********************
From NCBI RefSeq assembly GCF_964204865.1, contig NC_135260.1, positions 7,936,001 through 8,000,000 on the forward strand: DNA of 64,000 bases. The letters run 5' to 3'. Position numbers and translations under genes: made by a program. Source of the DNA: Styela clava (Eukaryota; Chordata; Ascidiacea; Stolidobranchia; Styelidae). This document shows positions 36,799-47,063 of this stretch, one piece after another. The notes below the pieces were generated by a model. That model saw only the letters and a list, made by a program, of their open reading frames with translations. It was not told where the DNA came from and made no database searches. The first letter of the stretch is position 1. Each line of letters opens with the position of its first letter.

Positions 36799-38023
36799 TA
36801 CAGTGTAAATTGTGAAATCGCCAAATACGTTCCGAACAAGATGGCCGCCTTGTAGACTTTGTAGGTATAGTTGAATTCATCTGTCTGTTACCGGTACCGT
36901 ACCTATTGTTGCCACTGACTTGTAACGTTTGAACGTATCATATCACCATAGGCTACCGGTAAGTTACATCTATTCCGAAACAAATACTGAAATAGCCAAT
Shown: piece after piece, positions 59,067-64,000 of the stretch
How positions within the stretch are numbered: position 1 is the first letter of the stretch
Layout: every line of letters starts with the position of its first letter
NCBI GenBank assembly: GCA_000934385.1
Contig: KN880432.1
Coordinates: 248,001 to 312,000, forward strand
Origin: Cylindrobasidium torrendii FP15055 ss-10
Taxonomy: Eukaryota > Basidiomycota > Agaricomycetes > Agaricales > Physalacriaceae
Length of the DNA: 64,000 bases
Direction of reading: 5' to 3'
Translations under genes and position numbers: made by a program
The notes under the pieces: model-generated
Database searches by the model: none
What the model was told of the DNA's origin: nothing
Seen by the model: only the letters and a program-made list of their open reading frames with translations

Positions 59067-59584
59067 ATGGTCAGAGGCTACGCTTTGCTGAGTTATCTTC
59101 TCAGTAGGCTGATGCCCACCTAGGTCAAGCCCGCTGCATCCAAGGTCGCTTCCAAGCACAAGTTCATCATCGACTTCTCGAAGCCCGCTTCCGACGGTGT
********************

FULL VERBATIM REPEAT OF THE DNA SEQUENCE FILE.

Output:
From NCBI RefSeq assembly GCF_964204865.1, contig NC_135260.1, positions 7,936,001 through 8,000,000 on the forward strand: DNA of 64,000 bases. The letters run 5' to 3'. Position numbers and translations under genes: made by a program. Source of the DNA: Styela clava (Eukaryota; Chordata; Ascidiacea; Stolidobranchia; Styelidae). This document shows positions 36,799-47,063 of this stretch, one piece after another. The notes below the pieces were generated by a model. That model saw only the letters and a list, made by a program, of their open reading frames with translations. It was not told where the DNA came from and made no database searches. The first letter of the stretch is position 1. Each line of letters opens with the position of its first letter.

Positions 36799-38023
36799 TA
36801 CAGTGTAAATTGTGAAATCGCCAAATACGTTCCGAACAAGATGGCCGCCTTGTAGACTTTGTAGGTATAGTTGAATTCATCTGTCTGTTACCGGTACCGT
36901 ACCTATTGTTGCCACTGACTTGTAACGTTTGAACGTATCATATCACCATAGGCTACCGGTAAGTTACATCTATTCCGAAACAAATACTGAAATAGCCAAT
Shown: piece after piece, positions 59,067-64,000 of the stretch
How positions within the stretch are numbered: position 1 is the first letter of the stretch
Layout: every line of letters starts with the position of its first letter
NCBI GenBank assembly: GCA_000934385.1
Contig: KN880432.1
Coordinates: 248,001 to 312,000, forward strand
Origin: Cylindrobasidium torrendii FP15055 ss-10
Taxonomy: Eukaryota > Basidiomycota > Agaricomycetes > Agaricales > Physalacriaceae
Length of the DNA: 64,000 bases
Direction of reading: 5' to 3'
Translations under genes and position numbers: made by a program
The notes under the pieces: model-generated
Database searches by the model: none
What the model was told of the DNA's origin: nothing
Seen by the model: only the letters and a program-made list of their open reading frames with translations

Positions 59067-59584
59067 ATGGTCAGAGGCTACGCTTTGCTGAGTTATCTTC
59101 TCAGTAGGCTGATGCCCACCTAGGTCAAGCCCGCTGCATCCAAGGTCGCTTCCAAGCACAAGTTCATCATCGACTTCTCGAAGCCCGCTTCCGACGGTGT